In this digital age, online reviews are here and they are here to stay. But what happens when you receive a negative review?
First, it depends on whether the review was warranted or not. Before you jump to respond, take some time to look into the feedback. Was this person actually a client? You might need to talk to a variety of staff members to look into exactly what happened from their perspective. Check the facts as presented by the review – do they match your company’s recollection of what happened?
If the person was not a client, or you believe the review might be posted by an alias, you can try reporting the review to the platform on which it has been left (for example, Google or Facebook) but these platforms are notoriously slow and lax in removing “fake” reviews (unfortunately). So, the best way to respond is acknowledge their comment but state clearly that you cannot find any record of having dealt with this person. Then ask them to contact you privately.
While this approach won’t remove the review, it does flag to potential customers that this is probably not a real review and can lessen the impact of the negative feedback.
If the person was a client, and your company really did make a mistake then the best method of dealing with their anger and frustration is to own up and apologise. And, here’s the thing with apologies – you have to actually mean them for them to be effective.
Don’t respond in anger and don’t try to deflect. You also don’t need to write a novel as your response. You don’t want to air your dirty laundry online so best practice is a short acknowledgement and a request for them to contact you so you can address the issues. Something like:
“Hi John. Thanks for your feedback. We’re genuinely sorry you’ve had this experience as it’s not in keeping with our usual high standards. Please reach out to us via phone or email or PM/DM us so we can talk about how we can resolve the situation.”
If the person was a client, but you feel the review is unwarranted or doesn’t adequately address their role in the situation, it’s much trickier. As justified as you may feel in calling them out, when playing the ‘blame game’ in this situation, the company will lose every single time and you risk igniting the flames of a war you simply can’t win.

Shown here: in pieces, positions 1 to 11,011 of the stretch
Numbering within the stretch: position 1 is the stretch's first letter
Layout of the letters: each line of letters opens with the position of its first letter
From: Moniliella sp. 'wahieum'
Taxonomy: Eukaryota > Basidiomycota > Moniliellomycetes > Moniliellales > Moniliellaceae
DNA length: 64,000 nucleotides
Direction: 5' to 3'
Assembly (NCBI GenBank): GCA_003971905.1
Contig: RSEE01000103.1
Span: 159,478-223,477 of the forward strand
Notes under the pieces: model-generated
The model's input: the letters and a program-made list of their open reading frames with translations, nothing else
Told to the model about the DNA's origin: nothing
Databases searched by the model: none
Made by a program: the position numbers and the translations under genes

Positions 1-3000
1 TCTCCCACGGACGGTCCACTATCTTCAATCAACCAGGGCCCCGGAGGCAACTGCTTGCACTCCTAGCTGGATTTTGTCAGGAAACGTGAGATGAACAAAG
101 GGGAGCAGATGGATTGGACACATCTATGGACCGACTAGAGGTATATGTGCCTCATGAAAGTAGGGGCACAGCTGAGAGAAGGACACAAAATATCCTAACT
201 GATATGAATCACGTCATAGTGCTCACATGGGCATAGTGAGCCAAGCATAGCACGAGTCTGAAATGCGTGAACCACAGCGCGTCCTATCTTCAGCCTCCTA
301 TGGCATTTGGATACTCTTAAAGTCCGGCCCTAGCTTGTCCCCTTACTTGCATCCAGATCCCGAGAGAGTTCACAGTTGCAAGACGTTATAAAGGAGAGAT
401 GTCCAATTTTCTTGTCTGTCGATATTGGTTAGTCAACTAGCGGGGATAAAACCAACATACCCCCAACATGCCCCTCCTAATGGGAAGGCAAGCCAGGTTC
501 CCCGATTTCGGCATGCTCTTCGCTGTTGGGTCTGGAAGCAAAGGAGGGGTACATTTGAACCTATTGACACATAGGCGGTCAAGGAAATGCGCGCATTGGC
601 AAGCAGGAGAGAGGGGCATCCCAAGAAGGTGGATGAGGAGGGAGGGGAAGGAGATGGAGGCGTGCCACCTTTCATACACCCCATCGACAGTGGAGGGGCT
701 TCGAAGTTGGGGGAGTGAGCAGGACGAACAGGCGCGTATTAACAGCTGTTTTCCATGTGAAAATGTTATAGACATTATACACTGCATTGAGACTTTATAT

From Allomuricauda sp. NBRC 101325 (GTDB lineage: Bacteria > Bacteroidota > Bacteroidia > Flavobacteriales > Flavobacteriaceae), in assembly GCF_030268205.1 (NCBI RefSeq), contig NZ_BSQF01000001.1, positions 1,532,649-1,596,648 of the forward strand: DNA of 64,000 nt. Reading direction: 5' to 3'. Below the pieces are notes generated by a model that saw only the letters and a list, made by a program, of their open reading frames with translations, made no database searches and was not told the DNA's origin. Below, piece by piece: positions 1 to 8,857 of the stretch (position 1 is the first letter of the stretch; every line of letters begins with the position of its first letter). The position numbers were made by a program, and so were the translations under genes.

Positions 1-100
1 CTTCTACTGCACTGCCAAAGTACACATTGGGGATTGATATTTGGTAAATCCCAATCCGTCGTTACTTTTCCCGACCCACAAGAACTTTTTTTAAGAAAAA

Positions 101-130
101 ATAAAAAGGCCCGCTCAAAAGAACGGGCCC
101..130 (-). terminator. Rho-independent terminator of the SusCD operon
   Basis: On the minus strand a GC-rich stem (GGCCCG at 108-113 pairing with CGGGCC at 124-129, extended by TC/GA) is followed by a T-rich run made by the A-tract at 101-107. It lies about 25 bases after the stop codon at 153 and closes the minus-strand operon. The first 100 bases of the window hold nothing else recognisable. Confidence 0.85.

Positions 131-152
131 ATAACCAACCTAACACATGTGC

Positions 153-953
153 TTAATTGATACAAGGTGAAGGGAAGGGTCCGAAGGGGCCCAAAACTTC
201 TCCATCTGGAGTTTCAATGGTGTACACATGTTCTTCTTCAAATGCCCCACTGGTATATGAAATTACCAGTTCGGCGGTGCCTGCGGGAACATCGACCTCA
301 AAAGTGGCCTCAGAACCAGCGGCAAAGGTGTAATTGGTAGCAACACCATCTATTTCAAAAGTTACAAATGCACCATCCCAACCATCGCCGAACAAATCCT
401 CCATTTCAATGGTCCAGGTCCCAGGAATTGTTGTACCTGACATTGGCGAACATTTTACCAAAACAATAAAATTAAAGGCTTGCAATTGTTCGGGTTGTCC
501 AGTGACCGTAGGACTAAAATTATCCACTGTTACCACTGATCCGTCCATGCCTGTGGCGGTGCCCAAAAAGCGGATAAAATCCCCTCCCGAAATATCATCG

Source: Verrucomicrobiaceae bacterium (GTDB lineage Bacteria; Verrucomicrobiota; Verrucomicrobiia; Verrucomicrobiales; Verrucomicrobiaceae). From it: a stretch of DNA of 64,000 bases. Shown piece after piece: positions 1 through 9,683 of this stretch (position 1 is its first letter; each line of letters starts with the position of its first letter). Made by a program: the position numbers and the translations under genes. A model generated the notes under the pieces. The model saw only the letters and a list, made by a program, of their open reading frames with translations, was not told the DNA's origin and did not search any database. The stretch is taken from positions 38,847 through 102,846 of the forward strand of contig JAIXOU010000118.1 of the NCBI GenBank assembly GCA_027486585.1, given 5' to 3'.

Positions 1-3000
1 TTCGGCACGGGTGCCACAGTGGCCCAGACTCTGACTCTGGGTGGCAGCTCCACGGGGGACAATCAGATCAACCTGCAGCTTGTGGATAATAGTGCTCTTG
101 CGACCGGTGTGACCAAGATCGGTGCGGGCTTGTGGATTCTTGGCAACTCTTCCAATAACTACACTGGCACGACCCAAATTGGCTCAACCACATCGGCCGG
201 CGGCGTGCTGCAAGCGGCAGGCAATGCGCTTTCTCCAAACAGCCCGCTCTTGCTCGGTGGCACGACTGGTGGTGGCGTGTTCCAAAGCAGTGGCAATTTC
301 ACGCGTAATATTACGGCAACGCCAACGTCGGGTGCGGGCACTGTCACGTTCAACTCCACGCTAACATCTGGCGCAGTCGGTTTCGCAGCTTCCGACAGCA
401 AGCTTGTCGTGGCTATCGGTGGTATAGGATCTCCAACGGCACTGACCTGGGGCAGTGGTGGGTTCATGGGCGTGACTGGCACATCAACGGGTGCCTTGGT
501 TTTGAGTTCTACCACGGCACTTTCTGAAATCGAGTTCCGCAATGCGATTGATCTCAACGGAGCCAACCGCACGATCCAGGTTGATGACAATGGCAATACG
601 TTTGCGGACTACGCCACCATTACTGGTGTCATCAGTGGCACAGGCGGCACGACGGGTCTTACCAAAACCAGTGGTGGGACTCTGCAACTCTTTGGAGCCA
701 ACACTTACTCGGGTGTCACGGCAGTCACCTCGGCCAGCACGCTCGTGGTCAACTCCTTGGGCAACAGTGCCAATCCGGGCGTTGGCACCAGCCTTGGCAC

Best practice in this situation is to acknowledge and take the conversation off-line. Something like:
“Hi John. Thanks for your feedback. We’d like to try to resolve this issue with you as we’ve checked our records and there are always two sides to any story. Would you please contact us by phone or email or PM/DM us so we can discuss further?”
Each situation will be unique and different clients will respond in varying ways so you do need to take into account what you know about the personality of the client and how they are likely to respond. In some cases, if you can disarm them, address their issues and rectify the situation you can ask them to remove the negative review.
Of course, the best way to counter a negative review is to overbalance the scales with positive reviews. So, make sure you have a foolproof system of asking for reviews from every customer. As part of your staff procedures, you should have a standardised email that is sent to all clients with links to all the platforms you have where a review can be left. The email should thank them for being a customer and clearly ask them to leave a review for you. Make this a clear request – don’t simply hope they will read through the lines and work out that’s what you are asking for.
If a client emails you their feedback, always respond with thanks and include links to your review platforms with a request for them to add their review there as well.
How to respond to negative reviews should be a key component of your company’s social media policy so everyone in your business is clear on the procedures around how to respond, who will respond and when you will make the response.